Because horses and horsemanship are a major part of the spectacle an equestrian academy was also established to train the 130 riders and coachmen.  After witnessing the dazzling displays by the horses and riders it is clear nothing is left to chance.
Imagine intermingling with all these people and animals "backstage" which is really several villages on the perimeter of the "Great Stage", a world unto its own and one I will never forget.
Much to our delight Mr. Morille then whisked us up to the inner sanctuary itself, the projection room.  High above the 14000 seats in the panoramic stands, which are all equipped with headphones to translate the program into numerous languages, we found 2000 projectors with 450 kilometres of electric cables.
The lighting was fantastic, outdone only by the bedazzlement of the fireworks exploding in the program finale.  Ten thousand fireworks per season add great excitement to the performances.  Add to the impressive program 1500 computer-controlled fountains that combine fire and water in ways beyond the imagination.
Cinéscénie combines quadriphony, laser, electronics, computerized pyrotechnics and huge water screens to create a magical atmosphere defying expectations.
The powerful music, as everything else, is also performed voluntarily.  The famous composer Georges Delerve created the soundtrack and popular music of Vendée was recorded with harpist Lily Laskine.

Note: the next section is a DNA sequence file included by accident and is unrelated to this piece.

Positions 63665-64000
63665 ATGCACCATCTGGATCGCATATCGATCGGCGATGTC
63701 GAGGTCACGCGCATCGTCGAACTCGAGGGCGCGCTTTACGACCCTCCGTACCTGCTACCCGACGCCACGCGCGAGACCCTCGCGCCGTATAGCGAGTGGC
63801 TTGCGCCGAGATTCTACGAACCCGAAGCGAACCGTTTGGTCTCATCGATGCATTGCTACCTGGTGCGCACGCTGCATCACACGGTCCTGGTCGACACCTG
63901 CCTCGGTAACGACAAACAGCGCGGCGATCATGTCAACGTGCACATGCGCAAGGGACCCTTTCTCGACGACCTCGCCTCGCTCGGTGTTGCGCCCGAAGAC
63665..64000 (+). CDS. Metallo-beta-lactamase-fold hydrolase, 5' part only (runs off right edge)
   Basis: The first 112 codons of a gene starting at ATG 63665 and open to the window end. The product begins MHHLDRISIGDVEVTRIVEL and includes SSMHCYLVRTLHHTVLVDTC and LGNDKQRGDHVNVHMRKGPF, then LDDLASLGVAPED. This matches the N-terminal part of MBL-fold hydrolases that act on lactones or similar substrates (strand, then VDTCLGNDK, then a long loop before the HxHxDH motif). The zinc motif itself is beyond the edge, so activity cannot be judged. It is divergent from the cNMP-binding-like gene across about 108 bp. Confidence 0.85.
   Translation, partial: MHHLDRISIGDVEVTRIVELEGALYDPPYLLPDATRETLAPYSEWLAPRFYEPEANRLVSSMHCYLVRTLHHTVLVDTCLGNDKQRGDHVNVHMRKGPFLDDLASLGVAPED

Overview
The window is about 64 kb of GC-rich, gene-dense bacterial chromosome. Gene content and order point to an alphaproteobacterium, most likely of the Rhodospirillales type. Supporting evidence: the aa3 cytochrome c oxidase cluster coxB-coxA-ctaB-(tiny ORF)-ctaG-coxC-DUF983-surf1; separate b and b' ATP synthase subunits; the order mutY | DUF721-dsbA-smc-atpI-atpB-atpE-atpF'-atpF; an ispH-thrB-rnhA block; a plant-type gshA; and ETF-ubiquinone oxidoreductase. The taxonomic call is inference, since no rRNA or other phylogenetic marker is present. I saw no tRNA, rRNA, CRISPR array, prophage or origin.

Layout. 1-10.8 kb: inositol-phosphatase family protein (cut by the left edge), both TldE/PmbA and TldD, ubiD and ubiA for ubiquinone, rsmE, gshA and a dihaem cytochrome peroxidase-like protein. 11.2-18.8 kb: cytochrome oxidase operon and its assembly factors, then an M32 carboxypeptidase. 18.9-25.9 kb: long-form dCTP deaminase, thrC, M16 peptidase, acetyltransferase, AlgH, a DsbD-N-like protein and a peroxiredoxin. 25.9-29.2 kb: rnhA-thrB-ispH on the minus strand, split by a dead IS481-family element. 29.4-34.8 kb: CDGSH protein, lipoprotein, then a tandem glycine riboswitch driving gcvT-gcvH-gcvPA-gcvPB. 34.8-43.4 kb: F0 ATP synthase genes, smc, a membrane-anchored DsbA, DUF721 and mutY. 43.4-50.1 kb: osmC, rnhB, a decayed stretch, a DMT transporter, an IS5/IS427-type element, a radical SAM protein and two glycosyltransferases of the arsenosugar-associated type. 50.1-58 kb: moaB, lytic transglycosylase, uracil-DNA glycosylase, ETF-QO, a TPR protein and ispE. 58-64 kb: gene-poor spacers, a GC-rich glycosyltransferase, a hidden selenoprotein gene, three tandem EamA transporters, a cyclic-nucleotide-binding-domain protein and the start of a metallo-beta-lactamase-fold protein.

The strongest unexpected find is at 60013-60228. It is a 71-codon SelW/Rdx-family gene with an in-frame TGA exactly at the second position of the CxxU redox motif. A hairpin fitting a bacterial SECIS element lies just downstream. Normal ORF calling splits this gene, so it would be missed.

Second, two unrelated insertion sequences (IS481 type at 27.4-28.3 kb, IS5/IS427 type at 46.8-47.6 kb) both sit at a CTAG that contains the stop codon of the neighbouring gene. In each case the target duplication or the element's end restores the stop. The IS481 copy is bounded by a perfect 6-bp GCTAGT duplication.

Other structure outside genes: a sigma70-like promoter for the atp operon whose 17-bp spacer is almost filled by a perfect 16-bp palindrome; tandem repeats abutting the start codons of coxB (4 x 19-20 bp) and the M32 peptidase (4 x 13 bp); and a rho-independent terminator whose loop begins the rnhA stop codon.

An ensemble of 73 musicians from the French National Orchestra and 92 chorus singers from the Paris Opera House perform music you will never forget.
Imagine a mixture of perfect script, timeless music, spectacular colors and the mystical presence of the actors who paradoxically appear to be both near and yet so far away in time and space.
Oh yes, the actors, or should I say glorious, resonating, mesmeric voices of actors who volunteer their well-known talents and trademark voices to the project.  The star packed list includes Francios Chaumette, Marie Dubois, Michael; Duchaussoy, Susanne Fion, Robert Hossein, Dominque Leverd, Denis Manuel, Jean Piat, Catherine Salviat, Nicolas Silberg, Pierre Zimmer and Philippe Noiret.
Now, if I close my eyes, I see it once again.  The strong figures moving behind the sturdy oxen planting their seeds.  When adversity and wars strike they tire and bend toward the ground and the oxen slow their pace, trudging along.
I hear the hypnotic voice filling my senses and I feel I am a part of history, while being in the present between life and death.  There is no distinction.
And this I will remember always as in my dreams...

1 comment:

Anonymous said...

Fannee - What an uplifting report! I'm an American who lived in France 10 years. I left in 1980 and had no idea what I have missed since then. Thank you for bringing this story into my life!